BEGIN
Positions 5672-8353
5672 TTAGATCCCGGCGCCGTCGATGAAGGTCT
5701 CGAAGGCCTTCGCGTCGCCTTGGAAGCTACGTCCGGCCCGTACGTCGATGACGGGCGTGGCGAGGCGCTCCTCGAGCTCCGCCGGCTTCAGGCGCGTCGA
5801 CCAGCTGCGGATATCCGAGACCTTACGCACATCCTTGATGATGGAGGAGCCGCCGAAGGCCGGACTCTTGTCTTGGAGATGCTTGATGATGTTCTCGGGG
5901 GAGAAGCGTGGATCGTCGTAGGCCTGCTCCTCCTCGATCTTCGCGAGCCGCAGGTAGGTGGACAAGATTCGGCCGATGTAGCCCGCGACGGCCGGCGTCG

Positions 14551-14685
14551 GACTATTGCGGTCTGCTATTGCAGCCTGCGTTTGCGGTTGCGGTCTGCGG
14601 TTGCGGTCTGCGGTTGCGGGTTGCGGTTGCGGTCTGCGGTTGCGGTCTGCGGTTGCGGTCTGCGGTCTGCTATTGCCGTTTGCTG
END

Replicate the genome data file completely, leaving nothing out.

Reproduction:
Positions 5672-8353
5672 TTAGATCCCGGCGCCGTCGATGAAGGTCT
5701 CGAAGGCCTTCGCGTCGCCTTGGAAGCTACGTCCGGCCCGTACGTCGATGACGGGCGTGGCGAGGCGCTCCTCGAGCTCCGCCGGCTTCAGGCGCGTCGA
5801 CCAGCTGCGGATATCCGAGACCTTACGCACATCCTTGATGATGGAGGAGCCGCCGAAGGCCGGACTCTTGTCTTGGAGATGCTTGATGATGTTCTCGGGG
5901 GAGAAGCGTGGATCGTCGTAGGCCTGCTCCTCCTCGATCTTCGCGAGCCGCAGGTAGGTGGACAAGATTCGGCCGATGTAGCCCGCGACGGCCGGCGTCG

Positions 14551-14685
14551 GACTATTGCGGTCTGCTATTGCAGCCTGCGTTTGCGGTTGCGGTCTGCGG
14601 TTGCGGTCTGCGGTTGCGGGTTGCGGTTGCGGTCTGCGGTTGCGGTCTGCGGTTGCGGTCTGCGGTCTGCTATTGCCGTTTGCTG